Why Veterans Often Have Trouble Sleeping

Veterans are at a higher risk of sleep issues than those who did not serve. Here's what to know—and what you can do.

alarm clock next to bed

Updated on March 13, 2024.

After one night of poor sleep, your focus and mood may be affected. You might feel groggy or irritable in the morning, but these symptoms usually clear up after a good night’s sleep.

But when sleep troubles become chronic (lasting over an extended period of time), they can contribute to a range of health issues, affecting your weight, immune system, mental health, and more.

Sleep issues are particularly common among both active duty Servicemembers and Veterans. For Veterans in particular, certain disorders like sleep apnea and insomnia are being diagnosed more than in decades past.

Sleep apnea is a condition during which your breathing is interrupted repeatedly while you sleep, leading to multiple short wakeups. Having insomnia means you have trouble falling asleep, staying asleep, or sleeping well on a regular basis.

More than 500,000 Veterans were diagnosed with sleep apnea in fiscal year 2022, according to the Veterans Benefits Administration Annual Benefits Report for that year. Meanwhile, roughly 57 percent of post-9/11 Veterans have insomnia, according to one 2020 study published in Sleep. That’s compared to about 30 percent of non-veterans who have insomnia.

Why Veterans have trouble sleeping

The roots of Veterans' sleep issues are numerous. Many Veterans are dealing with more than one issue. For example, they may be accustomed to a lack of sleep or irregular sleep patterns. These habits can develop during service and may become difficult to break while living as a civilian. Many Veterans are also managing medical conditions or physical impairments, from backaches to tinnitus (a persistent ringing sound in the ears with no external source). These can make it challenging to get good rest.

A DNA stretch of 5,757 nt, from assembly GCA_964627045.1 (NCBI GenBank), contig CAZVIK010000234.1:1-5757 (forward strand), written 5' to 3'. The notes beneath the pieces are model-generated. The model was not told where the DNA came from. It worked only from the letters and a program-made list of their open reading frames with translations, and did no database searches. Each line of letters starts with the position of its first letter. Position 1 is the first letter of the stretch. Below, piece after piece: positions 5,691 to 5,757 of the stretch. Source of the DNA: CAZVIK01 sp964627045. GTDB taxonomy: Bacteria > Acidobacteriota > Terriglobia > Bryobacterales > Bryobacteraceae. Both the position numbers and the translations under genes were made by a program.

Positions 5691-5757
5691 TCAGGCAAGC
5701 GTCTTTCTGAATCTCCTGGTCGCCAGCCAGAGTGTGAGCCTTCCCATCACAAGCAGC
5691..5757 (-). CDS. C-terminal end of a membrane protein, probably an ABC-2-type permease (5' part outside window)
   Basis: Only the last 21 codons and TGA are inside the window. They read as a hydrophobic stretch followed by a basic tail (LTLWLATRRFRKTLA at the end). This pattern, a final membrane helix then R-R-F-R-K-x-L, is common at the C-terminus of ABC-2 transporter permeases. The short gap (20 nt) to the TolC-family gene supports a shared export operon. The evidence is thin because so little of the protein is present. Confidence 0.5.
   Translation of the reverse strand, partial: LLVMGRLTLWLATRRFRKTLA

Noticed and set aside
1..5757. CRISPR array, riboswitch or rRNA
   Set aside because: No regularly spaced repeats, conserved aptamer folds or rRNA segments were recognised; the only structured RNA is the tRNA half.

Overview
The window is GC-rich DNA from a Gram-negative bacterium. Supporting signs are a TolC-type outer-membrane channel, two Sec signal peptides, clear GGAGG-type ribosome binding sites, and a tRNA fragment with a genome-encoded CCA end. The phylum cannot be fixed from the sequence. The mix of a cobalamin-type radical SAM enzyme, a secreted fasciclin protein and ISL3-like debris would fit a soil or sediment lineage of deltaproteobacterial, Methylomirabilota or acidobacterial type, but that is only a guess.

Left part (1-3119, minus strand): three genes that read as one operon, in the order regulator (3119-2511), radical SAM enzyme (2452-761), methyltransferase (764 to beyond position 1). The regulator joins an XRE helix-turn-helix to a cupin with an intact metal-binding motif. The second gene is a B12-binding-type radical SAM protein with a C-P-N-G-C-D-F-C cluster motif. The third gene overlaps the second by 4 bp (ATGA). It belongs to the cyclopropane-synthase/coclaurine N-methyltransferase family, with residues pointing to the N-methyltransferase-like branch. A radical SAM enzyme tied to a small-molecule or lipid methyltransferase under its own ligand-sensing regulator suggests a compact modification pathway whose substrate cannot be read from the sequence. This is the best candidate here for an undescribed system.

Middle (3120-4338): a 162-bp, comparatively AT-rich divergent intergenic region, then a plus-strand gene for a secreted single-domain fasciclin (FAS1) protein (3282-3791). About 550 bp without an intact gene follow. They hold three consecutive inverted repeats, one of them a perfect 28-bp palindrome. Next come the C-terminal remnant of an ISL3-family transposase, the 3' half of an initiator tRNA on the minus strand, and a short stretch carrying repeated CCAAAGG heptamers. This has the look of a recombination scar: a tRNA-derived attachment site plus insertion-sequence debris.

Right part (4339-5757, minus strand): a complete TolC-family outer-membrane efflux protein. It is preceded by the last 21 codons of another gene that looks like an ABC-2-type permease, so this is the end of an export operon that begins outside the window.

Other Veterans might be coping with mental health issues like depression, anxiety, and post-traumatic stress disorder (PTSD). For many Veterans, these can carry over from time serving or develop upon arriving home.

Post-traumatic stress, for example, frequently causes anxiety, triggers nightmares, and keeps you on alert throughout the night, making it tough to nod off or stay asleep. Physical conditions linked to PTSD, like chronic pain or traumatic brain injury (TBI), can keep you from sleeping, as well.

According to the 2020 study published in Sleep, 69.6 percent of veterans with chronic pain had insomnia and 77.7 percent with TBI did. Among those Veterans with PTSD, 93.3 percent had insomnia.

Treatments for sleep problems

Fortunately, you don't have to deal with sleep issues on your own. There are multiple treatments and strategies that can help you sleep better, including:

Therapy: There are various forms of talk therapy that can help improve sleep. Cognitive behavioral therapy for insomnia (CBT-I), for example, focuses on creating a sleep schedule, changing habits affecting sleep, and helping patients learn to quiet their minds. Some research shows it improves sleep in 7 out of 10 people who practice it.